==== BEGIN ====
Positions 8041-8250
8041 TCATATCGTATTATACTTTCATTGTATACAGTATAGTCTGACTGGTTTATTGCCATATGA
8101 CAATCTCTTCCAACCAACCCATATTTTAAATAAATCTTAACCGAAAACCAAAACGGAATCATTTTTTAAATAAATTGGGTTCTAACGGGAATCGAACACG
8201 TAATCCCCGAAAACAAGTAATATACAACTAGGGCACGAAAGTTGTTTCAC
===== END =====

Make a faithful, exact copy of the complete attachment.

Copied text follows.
Positions 8041-8250
8041 TCATATCGTATTATACTTTCATTGTATACAGTATAGTCTGACTGGTTTATTGCCATATGA
8101 CAATCTCTTCCAACCAACCCATATTTTAAATAAATCTTAACCGAAAACCAAAACGGAATCATTTTTTAAATAAATTGGGTTCTAACGGGAATCGAACACG
8201 TAATCCCCGAAAACAAGTAATATACAACTAGGGCACGAAAGTTGTTTCAC